Eye For Film >> Movies >> Noi Albinoi (2003) Film Review
Reviewed by: Trinity
Noi is an albino. Well, not so much an albino as a pale, withdrawn 17-year-old, drifting in and out of life in a remote Icelandic village. Living with his kind, eccentric grandmother, trying to please his Elvis-loving, alcoholic father, struggling to fit in at school and playing games for porn are all part of his daily routine. This changes when Iris, the daughter of the local bookstore owner, arrives back from the city. Noi falls in love with this entrancing figure and sees a way of escaping from his icy, dead-end town.
From the first shots of the oppressive, frozen mountain overlooking the tiny village, there is a clear sense of the isolation and captivity felt by Noi. Trapped, both by an inability to conform and by his father's desire for him to achieve, he can only find solitude amongst the ice floes, or hidden in the basement. Yet his frustrated intelligence and sense of rebellion is forever simmering just under the surface.
In a way, writer/director Dagur Kari uses his lead character as a metaphor for Iceland, itself. At one point, as Noi and Iris hide out in a museum, they come across an exhibit showing places on a map. But, as they discover, "There's no button for Iceland". Kari also captures the awkward first meetings between Noi and Iris in a touching manner, two souls caught in a permanent Seventies world.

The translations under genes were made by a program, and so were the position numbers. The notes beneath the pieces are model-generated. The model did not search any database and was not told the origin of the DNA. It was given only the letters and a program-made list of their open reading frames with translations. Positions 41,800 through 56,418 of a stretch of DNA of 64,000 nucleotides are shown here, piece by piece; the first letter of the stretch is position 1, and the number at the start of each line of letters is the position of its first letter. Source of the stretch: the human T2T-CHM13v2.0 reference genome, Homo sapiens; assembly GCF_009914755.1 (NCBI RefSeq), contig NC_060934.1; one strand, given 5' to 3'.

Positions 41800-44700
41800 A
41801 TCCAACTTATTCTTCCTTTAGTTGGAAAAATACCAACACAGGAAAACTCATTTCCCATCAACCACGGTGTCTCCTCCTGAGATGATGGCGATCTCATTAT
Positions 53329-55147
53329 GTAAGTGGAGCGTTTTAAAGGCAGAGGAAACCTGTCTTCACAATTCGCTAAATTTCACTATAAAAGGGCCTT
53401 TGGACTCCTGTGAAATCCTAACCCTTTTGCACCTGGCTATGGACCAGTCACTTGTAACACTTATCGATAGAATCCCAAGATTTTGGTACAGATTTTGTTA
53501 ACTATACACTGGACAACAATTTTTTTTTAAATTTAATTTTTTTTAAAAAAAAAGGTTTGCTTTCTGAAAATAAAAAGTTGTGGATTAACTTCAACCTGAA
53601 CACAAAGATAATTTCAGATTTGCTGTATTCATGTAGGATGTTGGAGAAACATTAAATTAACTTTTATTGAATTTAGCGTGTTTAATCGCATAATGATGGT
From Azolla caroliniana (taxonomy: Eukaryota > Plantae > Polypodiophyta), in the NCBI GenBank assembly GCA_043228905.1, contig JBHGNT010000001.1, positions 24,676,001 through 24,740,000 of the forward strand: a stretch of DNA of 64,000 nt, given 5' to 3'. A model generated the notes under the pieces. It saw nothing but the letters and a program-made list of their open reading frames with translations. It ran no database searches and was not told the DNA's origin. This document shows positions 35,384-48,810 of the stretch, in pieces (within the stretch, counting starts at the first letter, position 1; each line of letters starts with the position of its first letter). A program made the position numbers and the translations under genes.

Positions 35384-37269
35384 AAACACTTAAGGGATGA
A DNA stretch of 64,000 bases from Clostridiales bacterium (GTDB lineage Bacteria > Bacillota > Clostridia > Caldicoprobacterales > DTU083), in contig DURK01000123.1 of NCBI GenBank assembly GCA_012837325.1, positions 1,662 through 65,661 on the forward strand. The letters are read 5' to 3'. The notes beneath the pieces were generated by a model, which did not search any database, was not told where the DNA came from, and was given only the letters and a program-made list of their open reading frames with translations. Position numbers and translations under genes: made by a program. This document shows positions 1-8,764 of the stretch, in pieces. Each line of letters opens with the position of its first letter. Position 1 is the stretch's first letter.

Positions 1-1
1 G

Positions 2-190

Against a background of slow inevitability, he manufactures moments of deadpan humour - Noi's gran waking him with a shotgun, Noi and a priest haggling over the depth of a grave. These little touching scenes are signposts for the film's liberating, yet tragic, climax.
Kari draws out a wonderful performance from old schoolmate Tomas Lemarquis, as Noi, a complex and compelling character, while populating his village with a host of interesting amateurs. Cinematographer Rasmus Videbaek does a marvellous job of capturing the difficult snowy outdoor scenes and lights the internals with a blue cast, at once serene and unsettling. Kari lends a final hand by composing the ethereal score with his band, Slowblow, perfectly maintaining the balance of the movie.
Another assured debut from a small country of fine rebellious filmmakers.Reviewed on: 16 Aug 2003